special skills: nature and timelapse photography, retouching

At the age of 12 I shot my first roll of stills. Seeing the developed pictures was such a surprise: they were awful. But I was convinced, that I could do better. My father bought me books on photography. With practice and passion I was taking some decent pictures by the time I was 14. Then other interests took over. Photography ended up on hold for over 20 years, until I started with timelapse photography. There is a close relation here: I shoot many timelapse sequences with digital still cameras to get the maximum resolution and colour depth...

Engadin - endless wildflower fields no golf - a different sport: hauling equipment made it - now I can play with the crane no wheels today = sore back tomorrow... finally some water and plenty of rocks to use as counterweights motorized slider: adjusting the controller, hoping my calculations regarding speed and interval are correct Engadin winter - the perfect day Engadin summer at the same location. The umbrella is  an important part of the equipment to provide some shade for an important crew member. preparing the camera for a nighttime timelapse shot Not a person in sight. Now I can leave the camera alone all night long without worrying about seeing it again the next morning. These squirrels are so fast! How am I ever get on into focus? Finally - one is sitting still. a moocher The DSLR video optimizer: Ninja Blade with 10bit Prores codec Just for once on a leash. Not to chase squirrels sure is difficult. lightbox galleriaby v6.1

Taking a still is the easiest type of landscape photography - click once - if you are not happy with the result just try again. Moving pictures require a little more concentration. The longer a scene takes to record, the more will happen that needs to be considered. In that respect timelapse photography turns into a challenge. Before recording, I need to consider all relevant factors. Once the camera is running, no more changes can be made without ruining the shot. Filming timelapse sequences can be compared to taking a still but only having one shot while anticipating all factors that happen during the recording time: e.g. exposure changes, objects move in/out of frame, focus or light: the sun, moon, stars travel across the sky,  plants change their shape and size,  snow melts out of frame or focus. Other conditions can also affect the shot: the frozen ground gets soft with the rising sun causing the tripod to sink and the camera to tilt, At night the lens can fog up or even get covered by ice.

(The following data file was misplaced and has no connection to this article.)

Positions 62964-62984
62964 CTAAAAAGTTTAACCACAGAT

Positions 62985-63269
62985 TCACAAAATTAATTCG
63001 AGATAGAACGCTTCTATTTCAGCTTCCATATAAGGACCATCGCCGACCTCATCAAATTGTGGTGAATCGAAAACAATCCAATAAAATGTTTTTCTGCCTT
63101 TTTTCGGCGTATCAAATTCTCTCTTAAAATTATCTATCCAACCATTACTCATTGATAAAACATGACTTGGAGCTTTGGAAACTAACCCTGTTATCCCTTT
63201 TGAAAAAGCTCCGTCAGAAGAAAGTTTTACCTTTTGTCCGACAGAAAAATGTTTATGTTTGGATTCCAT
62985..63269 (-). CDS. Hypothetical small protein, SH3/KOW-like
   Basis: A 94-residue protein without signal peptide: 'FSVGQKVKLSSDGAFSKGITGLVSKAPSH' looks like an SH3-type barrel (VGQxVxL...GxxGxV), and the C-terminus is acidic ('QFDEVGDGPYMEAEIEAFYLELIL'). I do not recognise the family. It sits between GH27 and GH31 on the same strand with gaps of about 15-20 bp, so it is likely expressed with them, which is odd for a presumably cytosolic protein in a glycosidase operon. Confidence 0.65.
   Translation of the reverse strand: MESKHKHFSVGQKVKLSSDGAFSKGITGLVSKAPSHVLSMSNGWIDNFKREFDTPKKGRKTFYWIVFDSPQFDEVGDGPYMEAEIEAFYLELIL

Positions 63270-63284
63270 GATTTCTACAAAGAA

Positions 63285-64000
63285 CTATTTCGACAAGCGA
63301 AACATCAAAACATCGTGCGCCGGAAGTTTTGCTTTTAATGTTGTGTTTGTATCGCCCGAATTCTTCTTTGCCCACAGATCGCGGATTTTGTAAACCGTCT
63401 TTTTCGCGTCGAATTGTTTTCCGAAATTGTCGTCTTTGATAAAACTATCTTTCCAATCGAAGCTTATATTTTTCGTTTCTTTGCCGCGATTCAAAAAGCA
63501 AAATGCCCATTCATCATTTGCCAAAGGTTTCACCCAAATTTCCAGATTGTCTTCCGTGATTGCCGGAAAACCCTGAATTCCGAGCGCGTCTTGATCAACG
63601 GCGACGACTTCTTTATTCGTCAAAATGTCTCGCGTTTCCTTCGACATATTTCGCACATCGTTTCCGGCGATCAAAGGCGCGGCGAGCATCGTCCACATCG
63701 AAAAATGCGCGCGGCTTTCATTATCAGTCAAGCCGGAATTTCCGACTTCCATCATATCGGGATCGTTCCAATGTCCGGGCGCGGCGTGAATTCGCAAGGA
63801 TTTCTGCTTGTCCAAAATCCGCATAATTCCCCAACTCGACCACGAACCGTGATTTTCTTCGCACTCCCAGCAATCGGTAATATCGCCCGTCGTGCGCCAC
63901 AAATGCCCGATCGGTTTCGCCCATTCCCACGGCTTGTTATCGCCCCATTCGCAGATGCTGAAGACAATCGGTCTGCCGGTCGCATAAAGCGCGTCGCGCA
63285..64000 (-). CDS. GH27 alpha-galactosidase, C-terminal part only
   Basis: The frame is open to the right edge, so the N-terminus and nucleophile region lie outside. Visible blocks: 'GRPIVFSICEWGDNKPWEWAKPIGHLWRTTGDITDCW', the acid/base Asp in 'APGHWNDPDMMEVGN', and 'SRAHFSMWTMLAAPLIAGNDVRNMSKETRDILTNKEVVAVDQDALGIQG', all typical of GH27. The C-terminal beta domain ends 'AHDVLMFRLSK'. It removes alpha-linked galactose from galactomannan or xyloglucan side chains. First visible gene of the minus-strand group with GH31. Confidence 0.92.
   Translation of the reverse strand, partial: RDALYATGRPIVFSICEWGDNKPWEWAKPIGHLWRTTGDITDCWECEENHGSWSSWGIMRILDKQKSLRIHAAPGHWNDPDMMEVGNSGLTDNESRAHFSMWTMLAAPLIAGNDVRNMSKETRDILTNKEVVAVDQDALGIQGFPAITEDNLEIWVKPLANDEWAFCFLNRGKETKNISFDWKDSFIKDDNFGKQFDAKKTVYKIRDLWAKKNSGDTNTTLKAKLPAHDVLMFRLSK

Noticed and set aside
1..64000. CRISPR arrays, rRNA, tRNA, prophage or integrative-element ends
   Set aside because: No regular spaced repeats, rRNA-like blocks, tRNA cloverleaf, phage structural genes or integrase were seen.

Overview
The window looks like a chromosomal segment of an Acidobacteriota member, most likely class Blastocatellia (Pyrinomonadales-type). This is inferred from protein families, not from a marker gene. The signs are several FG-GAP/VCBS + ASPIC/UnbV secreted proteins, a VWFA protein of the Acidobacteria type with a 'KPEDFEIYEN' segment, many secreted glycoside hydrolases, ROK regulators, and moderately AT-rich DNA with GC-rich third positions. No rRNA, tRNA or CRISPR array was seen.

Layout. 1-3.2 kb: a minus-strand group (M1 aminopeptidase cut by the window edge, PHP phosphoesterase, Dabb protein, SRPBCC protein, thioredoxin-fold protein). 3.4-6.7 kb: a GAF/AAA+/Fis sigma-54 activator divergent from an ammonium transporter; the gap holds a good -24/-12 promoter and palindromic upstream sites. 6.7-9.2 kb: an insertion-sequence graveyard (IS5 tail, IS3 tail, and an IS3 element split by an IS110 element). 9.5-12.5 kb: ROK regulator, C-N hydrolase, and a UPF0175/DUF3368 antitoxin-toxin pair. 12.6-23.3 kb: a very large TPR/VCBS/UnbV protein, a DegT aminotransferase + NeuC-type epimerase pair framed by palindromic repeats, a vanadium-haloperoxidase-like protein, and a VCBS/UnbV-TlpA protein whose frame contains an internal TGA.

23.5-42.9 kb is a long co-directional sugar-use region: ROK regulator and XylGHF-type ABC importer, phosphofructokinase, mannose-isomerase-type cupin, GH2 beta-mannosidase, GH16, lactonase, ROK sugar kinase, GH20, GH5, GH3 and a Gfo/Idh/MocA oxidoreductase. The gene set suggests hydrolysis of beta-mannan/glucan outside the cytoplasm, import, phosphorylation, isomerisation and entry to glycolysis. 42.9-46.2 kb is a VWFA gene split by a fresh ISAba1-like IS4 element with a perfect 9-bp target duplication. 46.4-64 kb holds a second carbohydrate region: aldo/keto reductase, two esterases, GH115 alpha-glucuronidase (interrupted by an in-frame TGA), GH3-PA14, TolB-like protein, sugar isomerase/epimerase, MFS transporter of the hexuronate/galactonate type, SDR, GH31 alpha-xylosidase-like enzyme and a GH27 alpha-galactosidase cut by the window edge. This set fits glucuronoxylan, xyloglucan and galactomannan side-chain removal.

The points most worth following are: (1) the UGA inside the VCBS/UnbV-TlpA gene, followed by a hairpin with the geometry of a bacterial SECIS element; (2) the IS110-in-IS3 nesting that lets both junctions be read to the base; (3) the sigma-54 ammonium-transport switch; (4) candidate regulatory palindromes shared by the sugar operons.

People often ask me: “was that real or did you fake it?” Apart from the usual touch up (dust, grain, colour correction), the pictures show what the camera captured. The camera can reveal a perspective one would not have seen otherwise.